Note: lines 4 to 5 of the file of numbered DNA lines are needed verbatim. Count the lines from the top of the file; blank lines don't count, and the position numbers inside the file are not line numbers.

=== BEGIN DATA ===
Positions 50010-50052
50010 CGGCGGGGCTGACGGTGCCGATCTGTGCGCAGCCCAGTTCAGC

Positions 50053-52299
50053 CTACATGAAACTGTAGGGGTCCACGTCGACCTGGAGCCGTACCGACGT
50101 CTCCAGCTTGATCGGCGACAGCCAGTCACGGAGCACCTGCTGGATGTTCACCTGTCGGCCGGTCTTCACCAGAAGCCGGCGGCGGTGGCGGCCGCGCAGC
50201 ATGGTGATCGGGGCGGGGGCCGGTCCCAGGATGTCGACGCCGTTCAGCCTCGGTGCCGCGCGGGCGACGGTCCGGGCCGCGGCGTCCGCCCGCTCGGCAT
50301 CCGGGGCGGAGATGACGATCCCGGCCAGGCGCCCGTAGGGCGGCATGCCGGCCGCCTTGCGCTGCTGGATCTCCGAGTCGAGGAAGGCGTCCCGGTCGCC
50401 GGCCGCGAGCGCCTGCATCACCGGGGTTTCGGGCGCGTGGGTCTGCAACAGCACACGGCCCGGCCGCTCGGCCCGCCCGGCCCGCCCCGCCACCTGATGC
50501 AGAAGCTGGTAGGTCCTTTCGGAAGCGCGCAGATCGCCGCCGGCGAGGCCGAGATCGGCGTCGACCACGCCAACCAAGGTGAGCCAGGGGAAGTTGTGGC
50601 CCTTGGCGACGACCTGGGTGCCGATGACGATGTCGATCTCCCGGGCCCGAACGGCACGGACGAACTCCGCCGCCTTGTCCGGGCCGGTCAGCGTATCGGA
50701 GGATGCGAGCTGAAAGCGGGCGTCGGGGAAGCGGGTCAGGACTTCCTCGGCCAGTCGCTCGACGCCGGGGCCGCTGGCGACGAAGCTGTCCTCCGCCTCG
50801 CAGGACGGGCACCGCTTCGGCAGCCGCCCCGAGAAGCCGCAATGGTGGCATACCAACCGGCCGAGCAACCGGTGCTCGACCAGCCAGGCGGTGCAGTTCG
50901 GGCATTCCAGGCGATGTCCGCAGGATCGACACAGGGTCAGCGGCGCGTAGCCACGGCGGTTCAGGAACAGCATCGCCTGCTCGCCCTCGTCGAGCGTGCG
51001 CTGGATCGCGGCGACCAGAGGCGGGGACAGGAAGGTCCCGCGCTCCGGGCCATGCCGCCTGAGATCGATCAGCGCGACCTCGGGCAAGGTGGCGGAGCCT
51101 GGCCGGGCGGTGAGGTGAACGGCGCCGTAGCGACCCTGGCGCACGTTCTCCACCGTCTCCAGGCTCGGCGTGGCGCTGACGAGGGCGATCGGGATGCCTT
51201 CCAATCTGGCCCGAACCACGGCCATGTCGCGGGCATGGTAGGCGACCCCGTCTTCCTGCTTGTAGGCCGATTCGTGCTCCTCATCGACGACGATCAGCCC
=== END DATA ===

50053 CTACATGAAACTGTAGGGGTCCACGTCGACCTGGAGCCGTACCGACGT
50101 CTCCAGCTTGATCGGCGACAGCCAGTCACGGAGCACCTGCTGGATGTTCACCTGTCGGCCGGTCTTCACCAGAAGCCGGCGGCGGTGGCGGCCGCGCAGC